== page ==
Sunday, February 20, 2005

Bush lets his hair down--and guess what?....

....he's pretty much the same in private as in public, even according to the NY Times (linked article requires registration).

Let's see--so, he's insightful and relatively articulate (even without evil puppeteer Rove feeding him the words), loving towards his family, warm and jokey with friends, genuinely religious, resolute about his principles, unbigoted towards gays personally, upfront about his wild youth but more interested in talking about what he's learned from it. What a surprise.

Hard to take issue with that--unless, of course, you think Bush is an idiot. Then, it must be like that old Saturday Night Live skit about Reagan--expect this time, it's not so funny. You know, the one where Reagan is a doddering old fool in public and then, as soon as all the strangers leave the room and he's alone with his aides in the Oval Office, he's sharp as a tack and quick as a whip. I used to get a big bang out of that skit back when I was a liberal Democrat.

6 Comments:

At 4:53 PM, February 20, 2005, Blogger $eth said...

I'm not sure that I entirely agree with your take on this article as indicating that Bush is "resolute about his principles."

Most importantly, I did not find these tapes to be revealing of Bush's private beliefs. The sense that I got was that he was already practicing his lines on them. Being as successful a politician as he is requires taking your political stances very seriously, and the NYT article seemed to indicate stances more than deeply held beliefs.

The portrait that I take from the article is more one of a person very driven to be president and very willing to work at gaining power. But it is a very calculated image, filled with lines to appease special interest groups, bitterness towards his rivals (notice that he makes no note of a common cause with other republicans, but simply views them as enemies, dismisses John McCain out of hand, and expresses his intention to punish Steve Forbes in the event of a loss). He clearly wants power, and I didn't read anything to suggest that he wants it for any particular moral goal.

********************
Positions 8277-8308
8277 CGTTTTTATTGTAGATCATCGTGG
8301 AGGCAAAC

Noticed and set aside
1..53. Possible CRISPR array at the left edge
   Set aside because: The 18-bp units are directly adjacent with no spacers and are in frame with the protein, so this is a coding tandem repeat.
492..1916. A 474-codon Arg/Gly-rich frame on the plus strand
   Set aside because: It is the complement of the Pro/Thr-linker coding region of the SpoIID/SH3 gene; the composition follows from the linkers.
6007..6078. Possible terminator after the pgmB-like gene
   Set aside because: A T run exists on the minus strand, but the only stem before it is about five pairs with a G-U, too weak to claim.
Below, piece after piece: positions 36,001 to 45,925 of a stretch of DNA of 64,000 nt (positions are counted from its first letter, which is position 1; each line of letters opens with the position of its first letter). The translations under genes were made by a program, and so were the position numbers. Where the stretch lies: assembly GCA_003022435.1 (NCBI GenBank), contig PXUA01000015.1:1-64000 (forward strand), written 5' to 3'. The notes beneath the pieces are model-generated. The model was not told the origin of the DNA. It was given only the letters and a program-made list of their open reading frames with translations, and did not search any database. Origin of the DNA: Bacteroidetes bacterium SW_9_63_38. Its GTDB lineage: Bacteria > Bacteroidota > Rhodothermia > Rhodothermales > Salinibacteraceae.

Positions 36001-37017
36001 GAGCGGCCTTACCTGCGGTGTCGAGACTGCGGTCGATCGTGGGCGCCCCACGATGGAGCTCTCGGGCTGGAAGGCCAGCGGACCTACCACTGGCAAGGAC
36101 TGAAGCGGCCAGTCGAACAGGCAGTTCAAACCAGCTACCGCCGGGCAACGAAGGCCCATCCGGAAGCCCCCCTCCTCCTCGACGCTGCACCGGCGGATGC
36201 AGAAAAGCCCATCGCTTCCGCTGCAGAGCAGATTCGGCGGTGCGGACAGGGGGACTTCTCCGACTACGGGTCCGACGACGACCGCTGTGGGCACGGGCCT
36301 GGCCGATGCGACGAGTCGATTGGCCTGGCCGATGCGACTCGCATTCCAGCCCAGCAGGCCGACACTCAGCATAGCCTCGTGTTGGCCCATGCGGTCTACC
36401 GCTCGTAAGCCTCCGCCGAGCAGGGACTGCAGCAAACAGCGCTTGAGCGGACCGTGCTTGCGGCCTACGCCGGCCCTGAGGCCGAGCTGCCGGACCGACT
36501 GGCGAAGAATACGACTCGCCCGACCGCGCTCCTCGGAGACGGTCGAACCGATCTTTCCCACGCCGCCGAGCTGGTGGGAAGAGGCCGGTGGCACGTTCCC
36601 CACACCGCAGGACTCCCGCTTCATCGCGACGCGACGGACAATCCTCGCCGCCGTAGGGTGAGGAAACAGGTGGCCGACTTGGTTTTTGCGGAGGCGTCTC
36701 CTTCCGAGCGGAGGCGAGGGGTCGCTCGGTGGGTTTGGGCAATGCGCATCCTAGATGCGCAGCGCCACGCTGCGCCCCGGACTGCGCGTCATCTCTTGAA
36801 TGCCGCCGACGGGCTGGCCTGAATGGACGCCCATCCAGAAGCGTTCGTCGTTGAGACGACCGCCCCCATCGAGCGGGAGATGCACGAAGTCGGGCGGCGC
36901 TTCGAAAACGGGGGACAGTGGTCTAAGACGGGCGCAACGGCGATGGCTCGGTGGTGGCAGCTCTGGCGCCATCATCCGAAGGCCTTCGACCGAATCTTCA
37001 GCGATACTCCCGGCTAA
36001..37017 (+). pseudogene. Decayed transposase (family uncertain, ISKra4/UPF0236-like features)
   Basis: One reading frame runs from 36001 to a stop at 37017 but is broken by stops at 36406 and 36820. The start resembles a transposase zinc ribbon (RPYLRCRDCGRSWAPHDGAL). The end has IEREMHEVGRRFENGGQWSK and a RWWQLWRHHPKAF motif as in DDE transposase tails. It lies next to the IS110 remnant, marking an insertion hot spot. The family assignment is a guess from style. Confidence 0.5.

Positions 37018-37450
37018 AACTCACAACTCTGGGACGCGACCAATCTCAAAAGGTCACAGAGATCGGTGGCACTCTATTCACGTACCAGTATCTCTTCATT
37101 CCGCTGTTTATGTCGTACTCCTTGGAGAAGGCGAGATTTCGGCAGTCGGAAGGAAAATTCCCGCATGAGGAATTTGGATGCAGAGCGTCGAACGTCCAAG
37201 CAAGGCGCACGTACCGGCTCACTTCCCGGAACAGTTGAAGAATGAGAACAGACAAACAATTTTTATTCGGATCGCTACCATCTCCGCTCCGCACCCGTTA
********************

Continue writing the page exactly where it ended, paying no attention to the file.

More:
The biggest surprise of the article for me was the shadow that it cast on his Christian beliefs. Bush was quoted as saying:

As you said, there are some code words. There are some proper ways to say things, and some improper ways." He added, "I am going to say that I've accepted Christ into my life. And that's a true statement."

After hearing this I asked asked around, and was told that in an interview with This American Life, Bush had a great deal of trouble recalling any particular passage from the bible that was meaningful to him. I believe that the audio of this recording is available here (http://www.thisamericanlife.org/pages/descriptions/00/151.html), but I can't listen to it at the library where I'm writing from. Still, this makes me question the role of religion in his life, which I had previously thought to be a rather prominent one. Personally I would prefer a more secular Bush, but it casts a shadow on his rhetoric of honesty, straightforwardness, and Christian Values.

The whole thing seems like a pretty interesting study in how the two of us can read the same article and bring our own biases towards it. And of course these are filtered by the biases of our friendly NYT reporter, David D. Kirkpatrick, and Doug Wead himself, who only choose to release some of the tapes. From what I read I did not find enough evidence to change my opinion of Bush particularly, although I certainly can find evidence to support my own biases.

Perhaps with more information we could learn more, but I suspect that we will not find it in these tapes. We need to remember that although these were personal conversations, they were with a man helping him to create his public persona and to shape his image. What reason do we really have to think that he would tell this man anything incriminating? And why would we think that the details of this conversation would reveal anything about his deeply held personal beliefs, just because he didn't know that he was being recorded?